Ebay Classic organs

Collapse

Announcement

Collapse
No announcement yet.

Maclolm Love and Co - Waterloo NY (New Project)

Collapse
X
 
  • Filter
  • Time
  • Show
Clear All
new posts

  • Maclolm Love and Co - Waterloo NY (New Project)

    Having completed my Adler last fall pretty much, and not expecting to be able to convince the house ways and means committee that any further dabbling in the ways of reed organ restoration was possible, you can all imagine my elation at seeing an offer for a FREE Malcolm and Love/Waterloo reed organ that was being offered to a good home by a friend of mine from Dayton OH (he actually played tuba in the brass quintet that played at my wedding in 1993).

    In any event, I received said instrument Saturday. The only caveat was - it's in parts --- the upper action was in the process of being restored somewhat (needs new felts on the stops for certain). And so the keys, pallet rods, and other assorted items are all in a box /bags. So far I haven't come across any data relevant notes on the unit, but I'm trying to keep it on the DL for now. LOL. It's a beautiful black walnut cabinet though -- !'ll add some photos in additional comments to this thread. It is interesting that it has an "A.H. Hammond & Co." Octave Coupler Patent label, with the date of June 7, 1887. There's also a tag with "Action made by...", "Action finished by ..." and the like included.

    Unlike my Adler which used wooden connection pieces to connect the various internal rods, this one uses leather tabs, actually for this purpose. Also, it was restored (label noted) in 1980 so it's not that out of date I suppose. In any event, I doubt I'll be able to actually keep this one (unless, of course, it plays/operates significantly better than the Adler I restored last year - in which case it is likely that I'll need to sell the White Adler instrument.

    There is a stop knob that needs repaired, and some of the felts that line the stop rod holes are binding up on the rods causing an issue with rod movement.

    Otherwise, as the unit is reassembled and I take stock of the present condition, I'll keep everyone posted. Cheers...!

  • #2

    Comment


    • #3
      Worthwhile find John. Congratulations! You are right, that cabinet alone makes one kind of want to caress it. Just look how nicely it fits into the back of the bus... I am sure others, like myself will look forward to seeing some pictures of the keyboard and stops.
      Thanks for sharing.

      Nico
      "Don't make war, make music!" Hammonds, Lowreys, Yamaha's, Gulbransens, Baldwin, Technics, Johannus. Reed organs. Details on request...

      Comment


      • #4
        The tricky part of this restoration will be trying to figure out how it all goes back together, since the fine gentleman who took it apart had every intention of putting it back together again, but didn't. There appears to be one pallet valve that is either missing/dislodged, etc., because without even any rods or keys assembled, one reed speaks when the pedals are operated. My first effort will be to lift the remaining upper action off the lower, and remedy any valve issues. Depending on the condition, I may re-leather things. But i'm more concerned actually with the wood panels at the very top that make up the music stand portion.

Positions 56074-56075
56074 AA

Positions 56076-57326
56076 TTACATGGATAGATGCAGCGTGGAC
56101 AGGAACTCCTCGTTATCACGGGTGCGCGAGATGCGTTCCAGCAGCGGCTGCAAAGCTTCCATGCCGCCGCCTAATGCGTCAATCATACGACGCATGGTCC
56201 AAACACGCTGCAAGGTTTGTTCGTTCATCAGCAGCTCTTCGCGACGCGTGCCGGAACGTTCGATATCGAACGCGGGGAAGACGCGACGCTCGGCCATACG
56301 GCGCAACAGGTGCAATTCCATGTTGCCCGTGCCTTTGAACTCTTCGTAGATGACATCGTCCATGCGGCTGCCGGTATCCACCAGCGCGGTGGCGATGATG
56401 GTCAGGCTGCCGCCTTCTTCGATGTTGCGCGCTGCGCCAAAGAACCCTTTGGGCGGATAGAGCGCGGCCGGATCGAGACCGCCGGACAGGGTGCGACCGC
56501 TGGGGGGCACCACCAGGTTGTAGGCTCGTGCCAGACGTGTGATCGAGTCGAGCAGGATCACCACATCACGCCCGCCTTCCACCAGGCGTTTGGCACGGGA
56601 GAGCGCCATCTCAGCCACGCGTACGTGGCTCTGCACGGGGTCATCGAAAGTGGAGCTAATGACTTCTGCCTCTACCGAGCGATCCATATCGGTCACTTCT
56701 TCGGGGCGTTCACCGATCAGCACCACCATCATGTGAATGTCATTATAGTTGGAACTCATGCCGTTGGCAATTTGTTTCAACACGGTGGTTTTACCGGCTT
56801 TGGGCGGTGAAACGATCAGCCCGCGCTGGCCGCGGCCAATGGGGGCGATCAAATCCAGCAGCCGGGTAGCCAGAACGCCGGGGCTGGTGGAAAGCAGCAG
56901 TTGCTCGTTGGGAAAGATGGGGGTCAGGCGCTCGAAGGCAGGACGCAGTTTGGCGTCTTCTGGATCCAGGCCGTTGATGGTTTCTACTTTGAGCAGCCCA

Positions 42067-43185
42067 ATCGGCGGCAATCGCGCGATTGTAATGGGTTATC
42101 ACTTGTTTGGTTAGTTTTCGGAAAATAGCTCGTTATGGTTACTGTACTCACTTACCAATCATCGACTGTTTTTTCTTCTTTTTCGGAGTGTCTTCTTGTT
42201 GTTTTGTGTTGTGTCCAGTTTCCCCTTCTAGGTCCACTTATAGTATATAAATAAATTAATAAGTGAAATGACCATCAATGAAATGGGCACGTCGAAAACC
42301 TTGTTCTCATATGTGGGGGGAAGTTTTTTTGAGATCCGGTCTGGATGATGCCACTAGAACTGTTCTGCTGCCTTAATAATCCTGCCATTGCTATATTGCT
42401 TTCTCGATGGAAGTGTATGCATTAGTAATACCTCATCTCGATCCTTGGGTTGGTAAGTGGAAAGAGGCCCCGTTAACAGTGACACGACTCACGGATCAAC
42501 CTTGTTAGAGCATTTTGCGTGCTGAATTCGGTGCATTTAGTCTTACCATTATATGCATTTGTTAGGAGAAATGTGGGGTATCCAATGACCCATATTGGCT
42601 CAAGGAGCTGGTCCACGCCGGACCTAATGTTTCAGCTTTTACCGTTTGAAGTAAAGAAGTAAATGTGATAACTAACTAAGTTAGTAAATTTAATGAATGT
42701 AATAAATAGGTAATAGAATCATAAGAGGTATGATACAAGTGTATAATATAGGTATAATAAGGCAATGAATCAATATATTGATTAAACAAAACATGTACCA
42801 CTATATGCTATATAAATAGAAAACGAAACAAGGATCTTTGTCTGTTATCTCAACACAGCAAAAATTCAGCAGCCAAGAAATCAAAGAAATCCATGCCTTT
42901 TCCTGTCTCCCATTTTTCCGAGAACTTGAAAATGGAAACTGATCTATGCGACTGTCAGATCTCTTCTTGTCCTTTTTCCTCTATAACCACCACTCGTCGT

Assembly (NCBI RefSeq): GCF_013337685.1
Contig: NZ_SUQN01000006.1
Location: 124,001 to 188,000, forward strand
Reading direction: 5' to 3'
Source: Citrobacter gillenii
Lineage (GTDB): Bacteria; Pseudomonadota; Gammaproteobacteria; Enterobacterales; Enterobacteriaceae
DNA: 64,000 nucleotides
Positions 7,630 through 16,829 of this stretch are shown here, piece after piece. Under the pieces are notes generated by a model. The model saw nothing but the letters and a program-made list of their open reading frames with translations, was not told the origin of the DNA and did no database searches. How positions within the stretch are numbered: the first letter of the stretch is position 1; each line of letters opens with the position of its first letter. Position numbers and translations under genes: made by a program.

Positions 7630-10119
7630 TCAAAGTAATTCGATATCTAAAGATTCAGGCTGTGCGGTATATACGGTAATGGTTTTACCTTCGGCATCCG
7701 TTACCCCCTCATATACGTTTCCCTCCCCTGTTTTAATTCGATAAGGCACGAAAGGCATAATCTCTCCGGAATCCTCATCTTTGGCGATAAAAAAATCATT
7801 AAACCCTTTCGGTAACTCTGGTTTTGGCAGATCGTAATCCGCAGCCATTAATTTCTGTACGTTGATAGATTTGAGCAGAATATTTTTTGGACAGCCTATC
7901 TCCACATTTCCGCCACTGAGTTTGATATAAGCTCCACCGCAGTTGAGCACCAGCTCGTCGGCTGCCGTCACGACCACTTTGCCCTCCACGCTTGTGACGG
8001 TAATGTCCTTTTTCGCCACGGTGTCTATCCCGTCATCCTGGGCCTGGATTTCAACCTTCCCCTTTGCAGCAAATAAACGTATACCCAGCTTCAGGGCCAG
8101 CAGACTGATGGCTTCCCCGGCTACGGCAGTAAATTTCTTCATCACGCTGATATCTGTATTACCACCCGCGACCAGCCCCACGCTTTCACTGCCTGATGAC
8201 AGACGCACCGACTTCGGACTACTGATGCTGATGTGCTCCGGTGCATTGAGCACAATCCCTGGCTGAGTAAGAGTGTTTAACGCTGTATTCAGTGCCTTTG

I find it odd that the Malcolm Love and Co. organs don't seem to be very prolific these days. There aren't very many registered in the ROS database.

        john

        Comment


        • myorgan
          myorgan commented
          Editing a comment
          Originally posted by John Edelmann
          I find it odd that the Malcolm Love and Co. organs don't seem to be very prolific these days. There aren't very many registered in the ROS database.
          Agreed, John! In over 3 decades, this is the first organ of that type I've ever heard of. In fact, when I saw it listed, I wondered it it wasn't another maker's organ, but re-branded with a dealer's name on it.

          I look forward to seeing photos of your progress.

          Michael

      • #5
        So .. the good news is that upon running a few diagnostics (?), I've determined the following:

        1) as noted in the pic attached here, the unit was restored in 1980 by Rev. Hilbert E. Pici
        2) The top board of the bellows /lower action was replaced at that time, plus all pallet valves appear to have been re-leathered and felted. There was only one valve that had gotten cocked slightly off kilter so was 'always on'. That was properly repositioned.
        3) The most obvious problem appears to be one stop knob that the felt had gotten bunched up in the hole, creating a braking action - i replaced that with some wool felt - that stop also had a loose knob, doubtless owing to the force used to try and move it while the felt was jammed. That has been re-attached as well.
        Other than that, I'm basically going to try and put it back together and see how it behaves. Once i put the pallet rods back in, and the keys, i'll check the individual reeds to see if any need attention.